Sweden admits meatballs are Turkish – Shutterstock

Week in travel: Sweden admits meatballs are Turkish

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And a London-Perth flight keeps on breaking speed records, while Scotland opens a real-life Hogwarts, and JetBlue flies pizzas from New York to Los Angeles…

The promise that their furniture is “easy to assemble” and that all screws and socket heads are “included inside the package” are not the only misconceptions Ikea will tell you. Apparently, the famous Swedish meatballs most families crave during their shopping sprees are far less Swedish than expected.  

The Scandinavian country has now officially recognised that the supposedly traditional dish comes from Turkey.

“Swedish meatballs are actually based on a recipe King Charles XII brought home from Turkey in the early 18th century,” an official Swedish Twitter account has revealed. “Let’s stick to the facts!”

The king of Sweden, once known as the Lion of the North and the Swedish Meteor, experienced the spicy balls of minced beef and lamb, köfte, for the first time during his retreat to Moldova after an unsuccessful attempt to defeat Russia. Moldova was then part of the Ottoman empire, with its capital Istanbul.

And not only did Charles XII introduced köfte to Sweden when he returned, he also brought delicious Turkish coffee.

The longest non-stop flight smashes speed records

The air connection between Perth and London, currently the longest non-stop flight in the world, is still breaking records.

On Monday, the Qantas flight from the UK’s capital took only 15 hours and 45 minutes – one hour faster than scheduled. Thanks to a strong jetstream the average speed for the journey was 938 km/h. But just before the aircraft was reaching Perth its speed reached 1114 km/h. The typical cruising speed for a 787 is 900 km/h.

The Qantas flight between London and Perth keeps breaking records — Shutterstock Sweden admits meatballs are TurkishThe Qantas flight between London and Perth keeps breaking records — Shutterstock

Even the return flight to London is getting faster. On Wednesday, it took only 16 hours and 55 minutes, 25 minutes faster than usual.

According to Qantas chief technical pilot Alex Passerini, the wind plays a key role in the prediction of the flight time as the heavy streams could cause significant disruptions over air traffic control regions run by various countries.

“It is the most technically challenging route that Qantas flies today because of that complexity of the airspace that we deal with and some of the challenges that poses,” he said.

“It is very complex but we have a great team, very experienced and they do their jobs very well, so they contribute very significantly to the outcome of those flights.”

The London-Perth connection won’t be the world’s longest for too long, as Singapore Airlines are about to kick off their New York-Singapore route.

Scotland about to open a real-life Hogwarts-themed school

Harry Potter’s School of Witchcraft and Wizardry will finally be open to muggles, as Loretto School in Edinburgh, Scotland, is to organise a Hogwarts-like display for all visitors this summer.

The school will hold a three-day-long event featuring Quidditch matches, Dark Arts classes, wand-duelling lessons and cosplay competitions. Hungry Potterheads will also have the option to explore the flavours of chocolate frogs.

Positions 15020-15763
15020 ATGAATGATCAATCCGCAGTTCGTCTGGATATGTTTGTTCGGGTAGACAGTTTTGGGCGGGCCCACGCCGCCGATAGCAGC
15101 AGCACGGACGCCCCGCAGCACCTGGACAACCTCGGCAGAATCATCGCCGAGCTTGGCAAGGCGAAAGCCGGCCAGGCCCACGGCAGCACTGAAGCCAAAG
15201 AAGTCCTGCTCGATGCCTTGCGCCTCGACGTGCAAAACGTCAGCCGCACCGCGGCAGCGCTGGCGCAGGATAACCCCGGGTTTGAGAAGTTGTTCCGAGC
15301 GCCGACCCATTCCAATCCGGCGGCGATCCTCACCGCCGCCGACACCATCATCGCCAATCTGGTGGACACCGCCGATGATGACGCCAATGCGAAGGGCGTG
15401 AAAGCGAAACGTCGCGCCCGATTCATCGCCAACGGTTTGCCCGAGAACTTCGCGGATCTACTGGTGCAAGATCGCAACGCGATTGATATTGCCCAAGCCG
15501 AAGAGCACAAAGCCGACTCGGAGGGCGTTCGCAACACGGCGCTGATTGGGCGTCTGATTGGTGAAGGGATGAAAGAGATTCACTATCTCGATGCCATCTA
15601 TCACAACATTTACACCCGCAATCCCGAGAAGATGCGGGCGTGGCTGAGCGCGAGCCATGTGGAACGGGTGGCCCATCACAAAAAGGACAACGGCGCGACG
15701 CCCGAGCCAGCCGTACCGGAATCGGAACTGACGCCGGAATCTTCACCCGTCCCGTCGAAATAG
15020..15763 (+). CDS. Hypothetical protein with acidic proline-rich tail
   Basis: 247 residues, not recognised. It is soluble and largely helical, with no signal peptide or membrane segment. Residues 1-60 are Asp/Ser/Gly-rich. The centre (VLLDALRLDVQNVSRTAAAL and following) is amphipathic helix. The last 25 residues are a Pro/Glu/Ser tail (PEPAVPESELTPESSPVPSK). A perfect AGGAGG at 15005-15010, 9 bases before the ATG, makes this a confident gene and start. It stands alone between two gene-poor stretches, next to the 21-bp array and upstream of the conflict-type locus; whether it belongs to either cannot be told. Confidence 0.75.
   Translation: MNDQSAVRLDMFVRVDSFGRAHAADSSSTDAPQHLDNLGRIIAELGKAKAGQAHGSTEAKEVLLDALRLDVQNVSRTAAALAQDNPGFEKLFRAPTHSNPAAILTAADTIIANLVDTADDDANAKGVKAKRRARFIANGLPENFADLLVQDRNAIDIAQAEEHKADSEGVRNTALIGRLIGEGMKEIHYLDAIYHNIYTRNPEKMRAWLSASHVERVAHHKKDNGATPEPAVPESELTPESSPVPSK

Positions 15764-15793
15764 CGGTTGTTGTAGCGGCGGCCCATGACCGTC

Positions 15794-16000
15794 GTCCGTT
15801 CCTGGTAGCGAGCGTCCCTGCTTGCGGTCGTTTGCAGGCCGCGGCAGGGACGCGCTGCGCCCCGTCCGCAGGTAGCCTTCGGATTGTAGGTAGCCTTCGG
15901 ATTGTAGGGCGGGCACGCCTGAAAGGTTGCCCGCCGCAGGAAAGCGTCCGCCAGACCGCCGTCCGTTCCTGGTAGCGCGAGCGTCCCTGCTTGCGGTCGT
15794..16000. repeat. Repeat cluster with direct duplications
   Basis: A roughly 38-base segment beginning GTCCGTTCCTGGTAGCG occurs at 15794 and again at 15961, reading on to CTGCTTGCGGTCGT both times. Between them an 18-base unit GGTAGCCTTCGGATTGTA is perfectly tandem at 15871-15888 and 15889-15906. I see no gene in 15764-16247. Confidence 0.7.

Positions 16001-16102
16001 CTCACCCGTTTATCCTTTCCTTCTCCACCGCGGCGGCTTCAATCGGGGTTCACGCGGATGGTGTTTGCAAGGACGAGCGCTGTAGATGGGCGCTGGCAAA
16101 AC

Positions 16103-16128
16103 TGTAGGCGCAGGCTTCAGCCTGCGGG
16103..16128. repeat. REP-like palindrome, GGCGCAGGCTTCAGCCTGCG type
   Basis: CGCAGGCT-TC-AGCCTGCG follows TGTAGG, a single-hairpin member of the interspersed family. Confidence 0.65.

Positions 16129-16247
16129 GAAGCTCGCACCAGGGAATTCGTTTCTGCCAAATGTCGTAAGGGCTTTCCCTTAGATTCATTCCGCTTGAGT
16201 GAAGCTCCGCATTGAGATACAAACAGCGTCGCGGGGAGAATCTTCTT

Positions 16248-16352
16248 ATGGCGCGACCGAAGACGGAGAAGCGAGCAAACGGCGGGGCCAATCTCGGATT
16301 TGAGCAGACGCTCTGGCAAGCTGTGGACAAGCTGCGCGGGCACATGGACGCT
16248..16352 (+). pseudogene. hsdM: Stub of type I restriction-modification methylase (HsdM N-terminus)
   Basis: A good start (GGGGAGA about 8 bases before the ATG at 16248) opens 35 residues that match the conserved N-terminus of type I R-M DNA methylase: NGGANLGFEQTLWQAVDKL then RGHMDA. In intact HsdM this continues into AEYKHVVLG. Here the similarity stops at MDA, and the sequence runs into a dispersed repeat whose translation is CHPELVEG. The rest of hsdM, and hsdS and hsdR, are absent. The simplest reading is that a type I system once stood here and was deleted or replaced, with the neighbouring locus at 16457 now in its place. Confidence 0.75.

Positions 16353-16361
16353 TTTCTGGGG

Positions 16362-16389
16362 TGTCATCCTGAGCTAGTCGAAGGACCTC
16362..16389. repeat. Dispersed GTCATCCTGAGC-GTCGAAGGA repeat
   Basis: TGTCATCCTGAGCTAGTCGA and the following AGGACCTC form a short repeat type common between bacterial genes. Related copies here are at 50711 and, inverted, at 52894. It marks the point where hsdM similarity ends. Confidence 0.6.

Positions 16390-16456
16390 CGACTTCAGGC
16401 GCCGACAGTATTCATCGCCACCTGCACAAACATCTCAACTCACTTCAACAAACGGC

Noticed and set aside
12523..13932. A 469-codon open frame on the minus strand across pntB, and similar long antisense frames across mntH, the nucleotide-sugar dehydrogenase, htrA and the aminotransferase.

The real-life Hogwarts will also welcome actors from Harry Potter movies, such as Stanislav Ianevski (who plays Bulgarian hunk Viktor Krum), Josh Herdman (who stars as Malfoy’s sidekick), Chris Rankin (Percy Weasley), and Slytherin’s own Gregory Goyle.

The magic extravaganza runs from 3 to 5 August 2018, and tickets are already on sale.

Southwest launches new connections to Hawaii from 4 Californian cities

West-coasters will have far more opportunities to reach Hawaii as Southwest has announced launching new routes from four California cities: Oakland, Sacramento, San Diego and San Jose.

The carrier will also operate at four Hawaiian airports – in Honolulu (island of Oahu), Kahului (Maui), Lihue (Kauai) and Kona (Hawaii’s Big Island).

The launch of the service has been long anticipated. Southwest announced the plans to connect the US mainland with Hawaii in 2017 but hasn’t yet set the particular date.

“The way we plan to serve Hawaii requires us to share these initial details now so that our facilities in the airports will be ready for all that we intend to offer,” Southwest president Tom Nealon said in a statement.

“We’re on-track with our plans to sell tickets this year and are respectfully engaged in the process to receive FAA authorization to operate between the mainland and the Islands.”

Shares in rival Hawaiian Airlines tumbled 6.5 per cent when the news broke.

JetBlue to deliver pizza from New York to Los Angeles

Not only can Californians soon sunbathe while wearing a grass skirt and playing the ukulele, they now have the option to order a transcontinental pizza delivery.

On Wednesday next week, American carrier JetBlue will launch their “coast to coast. Crust to crust” operation. The airline will ship pizza from New York’s Patsy’s Pizzeria of East Harlem straight to Los Angeles, enabling Californians to taste a bit of the East coast.   

“From 9 May to 11 May a limited quantity of 350 pizzas will be available for purchase each day. We’ll deliver to select areas in LA, right to your door,” the airline said.

“So act fast – ordering opens daily at 12:00 AM PDT.”

You can order a freshly baked cheese and pepperoni pizza here.

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